Planning a divorce in Illinois requires an exhaustive analysis of marital assets and future finances. Former spouses must identify all assets and debts and wrangle with calculations for child support and sometimes spousal support. Both parties must figure out what their individual incomes and expenses will look like after the divorce and develop new personal budgets. Certified divorce financial analysts help people sort through these details and make decisions about how to divide their marital estate.
When some Illinois couples divorce, their once-loving relationship can quickly turn into one of distrust and competition. This can be particularly true when there is a major financial disparity in the relationship along with a significant amount of anger. When only one spouse is aware of the financial details of the relationship, it can seem far too easy for that person to hide assets in order to prevent them from being divided. Of course, this is unlawful, and family courts frown severely on spouses who conceal assets from the proceedings. Of course, hidden assets must first be noticed and brought to the court's attention.
For some Illinois couples, a divorce can mean financial problems. However, there may be ways to mitigate some of those issues. Making a budget can help a person understand what short-term expenses may be ahead, including finding housing, getting new insurance and purchasing a new vehicle. People should also estimate what the divorce will cost.
Some people in Illinois who are going through a divorce might also be getting custody of the children and want to keep the family home to lessen the upheaval they feel. Others may simply want to keep the house because they are attached it. Whatever the reason, the first step in keeping a home is to determine its value and how much of that value is owned by each spouse. Next, one spouse usually has to buy the other out.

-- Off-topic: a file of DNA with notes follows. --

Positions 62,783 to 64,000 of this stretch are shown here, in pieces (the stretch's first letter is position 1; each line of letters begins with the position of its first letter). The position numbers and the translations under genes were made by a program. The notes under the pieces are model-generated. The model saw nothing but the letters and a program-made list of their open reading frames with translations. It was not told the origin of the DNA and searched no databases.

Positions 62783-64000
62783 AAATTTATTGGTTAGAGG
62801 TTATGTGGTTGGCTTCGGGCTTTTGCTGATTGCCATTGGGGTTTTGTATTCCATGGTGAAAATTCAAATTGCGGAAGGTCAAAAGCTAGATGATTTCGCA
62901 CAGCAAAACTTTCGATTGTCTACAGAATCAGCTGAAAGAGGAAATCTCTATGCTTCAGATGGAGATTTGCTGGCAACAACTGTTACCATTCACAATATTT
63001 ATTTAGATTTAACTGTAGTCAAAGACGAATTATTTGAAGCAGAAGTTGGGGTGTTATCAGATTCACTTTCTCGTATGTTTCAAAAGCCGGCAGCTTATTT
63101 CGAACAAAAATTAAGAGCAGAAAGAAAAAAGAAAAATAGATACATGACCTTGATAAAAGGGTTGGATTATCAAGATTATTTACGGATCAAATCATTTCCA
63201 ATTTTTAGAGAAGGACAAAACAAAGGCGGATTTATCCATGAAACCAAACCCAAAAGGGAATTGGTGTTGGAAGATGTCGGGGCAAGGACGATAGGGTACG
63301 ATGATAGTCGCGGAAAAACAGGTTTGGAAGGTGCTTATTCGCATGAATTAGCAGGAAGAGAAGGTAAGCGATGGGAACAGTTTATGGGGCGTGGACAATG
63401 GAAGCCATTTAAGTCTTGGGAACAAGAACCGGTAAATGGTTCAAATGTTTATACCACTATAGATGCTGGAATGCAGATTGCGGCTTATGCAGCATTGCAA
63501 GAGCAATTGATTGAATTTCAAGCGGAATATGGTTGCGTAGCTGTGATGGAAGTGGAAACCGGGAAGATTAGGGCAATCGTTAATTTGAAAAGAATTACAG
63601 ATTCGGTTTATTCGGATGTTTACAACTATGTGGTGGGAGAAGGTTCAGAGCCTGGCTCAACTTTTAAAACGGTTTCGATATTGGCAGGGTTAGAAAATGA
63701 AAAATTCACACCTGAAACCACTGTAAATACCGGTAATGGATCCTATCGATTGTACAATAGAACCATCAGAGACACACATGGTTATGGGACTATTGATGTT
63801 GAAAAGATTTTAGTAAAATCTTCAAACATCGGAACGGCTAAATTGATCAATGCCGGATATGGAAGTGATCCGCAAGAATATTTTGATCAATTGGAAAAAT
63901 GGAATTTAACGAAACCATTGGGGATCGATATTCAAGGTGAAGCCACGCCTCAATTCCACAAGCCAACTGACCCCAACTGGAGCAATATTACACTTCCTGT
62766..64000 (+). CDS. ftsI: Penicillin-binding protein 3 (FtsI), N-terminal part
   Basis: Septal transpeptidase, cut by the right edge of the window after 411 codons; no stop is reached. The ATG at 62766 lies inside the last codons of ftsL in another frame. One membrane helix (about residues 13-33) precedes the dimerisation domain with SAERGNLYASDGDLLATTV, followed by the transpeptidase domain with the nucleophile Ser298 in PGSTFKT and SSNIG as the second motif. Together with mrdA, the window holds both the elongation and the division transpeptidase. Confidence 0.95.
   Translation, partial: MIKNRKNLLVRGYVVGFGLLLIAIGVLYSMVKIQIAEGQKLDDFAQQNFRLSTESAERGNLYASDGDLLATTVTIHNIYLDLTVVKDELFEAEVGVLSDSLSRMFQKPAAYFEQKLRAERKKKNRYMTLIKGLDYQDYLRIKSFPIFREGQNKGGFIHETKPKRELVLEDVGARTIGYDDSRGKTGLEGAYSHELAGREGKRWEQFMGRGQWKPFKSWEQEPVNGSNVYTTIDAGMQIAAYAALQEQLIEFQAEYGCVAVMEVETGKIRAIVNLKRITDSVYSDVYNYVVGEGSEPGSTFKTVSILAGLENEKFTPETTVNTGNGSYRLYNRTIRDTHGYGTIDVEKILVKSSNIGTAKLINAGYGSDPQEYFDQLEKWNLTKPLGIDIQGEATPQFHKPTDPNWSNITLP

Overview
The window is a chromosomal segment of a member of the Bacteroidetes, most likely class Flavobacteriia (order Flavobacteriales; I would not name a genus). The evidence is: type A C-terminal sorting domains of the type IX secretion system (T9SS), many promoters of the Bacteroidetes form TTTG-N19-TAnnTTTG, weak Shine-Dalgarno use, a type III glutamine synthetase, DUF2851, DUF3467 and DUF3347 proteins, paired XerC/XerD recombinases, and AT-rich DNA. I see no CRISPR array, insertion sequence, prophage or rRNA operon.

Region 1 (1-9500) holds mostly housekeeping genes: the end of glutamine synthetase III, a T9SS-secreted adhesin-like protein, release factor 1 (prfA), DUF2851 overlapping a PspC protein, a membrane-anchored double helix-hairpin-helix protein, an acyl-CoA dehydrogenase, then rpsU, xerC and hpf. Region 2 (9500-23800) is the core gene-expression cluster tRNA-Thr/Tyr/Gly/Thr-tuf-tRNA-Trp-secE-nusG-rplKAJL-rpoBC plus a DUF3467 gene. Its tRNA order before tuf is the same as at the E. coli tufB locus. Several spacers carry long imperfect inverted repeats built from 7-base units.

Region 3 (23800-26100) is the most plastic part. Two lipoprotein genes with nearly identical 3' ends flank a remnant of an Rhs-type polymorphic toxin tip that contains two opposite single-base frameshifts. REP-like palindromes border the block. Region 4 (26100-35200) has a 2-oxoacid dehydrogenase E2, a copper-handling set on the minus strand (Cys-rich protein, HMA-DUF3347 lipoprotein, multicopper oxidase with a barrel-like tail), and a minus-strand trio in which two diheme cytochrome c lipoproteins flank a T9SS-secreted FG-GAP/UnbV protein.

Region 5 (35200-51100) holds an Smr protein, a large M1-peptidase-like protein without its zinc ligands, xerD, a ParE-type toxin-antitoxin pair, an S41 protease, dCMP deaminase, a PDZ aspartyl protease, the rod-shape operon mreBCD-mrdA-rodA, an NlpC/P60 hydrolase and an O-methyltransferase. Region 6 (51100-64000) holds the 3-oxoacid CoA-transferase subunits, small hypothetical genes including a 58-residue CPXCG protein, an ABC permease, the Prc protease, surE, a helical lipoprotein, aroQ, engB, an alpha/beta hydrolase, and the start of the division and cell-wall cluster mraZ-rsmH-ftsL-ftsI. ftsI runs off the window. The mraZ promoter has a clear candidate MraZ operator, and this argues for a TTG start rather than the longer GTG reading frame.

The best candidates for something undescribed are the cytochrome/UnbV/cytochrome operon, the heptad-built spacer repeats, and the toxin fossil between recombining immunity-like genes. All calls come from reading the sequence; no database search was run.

As people live longer, healthier lives, retirement has become a whole new adventure for many. For some married couples, retirement is an opportunity to rediscover the relationship. Others realize they do not wish to spend their retirement years with someone they no longer love.
Every year, a number of couples file for divorce in Illinois. Couples with minor children often both want to claim the children as dependents due to the fact that claiming dependents will allow the taxpayer to claim the head of household deduction and tax credits such as the Child Tax Credit, the Child Dependent Care Credit and the Earned Income Tax Credit. The Tax Cuts and Job Act eliminated the personal exemption after 2018 but compensated for that by doubling the Child Tax Credit from $1,000 to $2,000.
Social media has gotten a bad reputation over the years, especially when it comes to the younger generation. This should come as no surprise to Illinois residents who see social media as a fertile ground for cyberbullying and encouraging social isolation. Nevertheless, social media has made it easier for people to connect and stay in touch.
The decision to end a marriage almost always comes after a stressful period of soul-searching, and the thought of going through a difficult and lengthy divorce process may seem overwhelming.
When divorce is in the offing, the family break-up is difficult for everyone, including your pets. Just as divorce upsets a child's normal routine, the same can be true for domestic animals who are largely creatures of habit. So what happens to Fido after the split?
Divorce rates have consistently hovered around the 50 percent mark for some time, and with its increased acceptance has come some insight into behaviors that can effectively minimize the stress. According to The Huffington Post, the most commonly cited reason for a divorce is poor communication. If communication issues have led to your split, you can still navigate divorce more easily by developing and applying active listening skills. Here are a few reasons such skills can benefit you.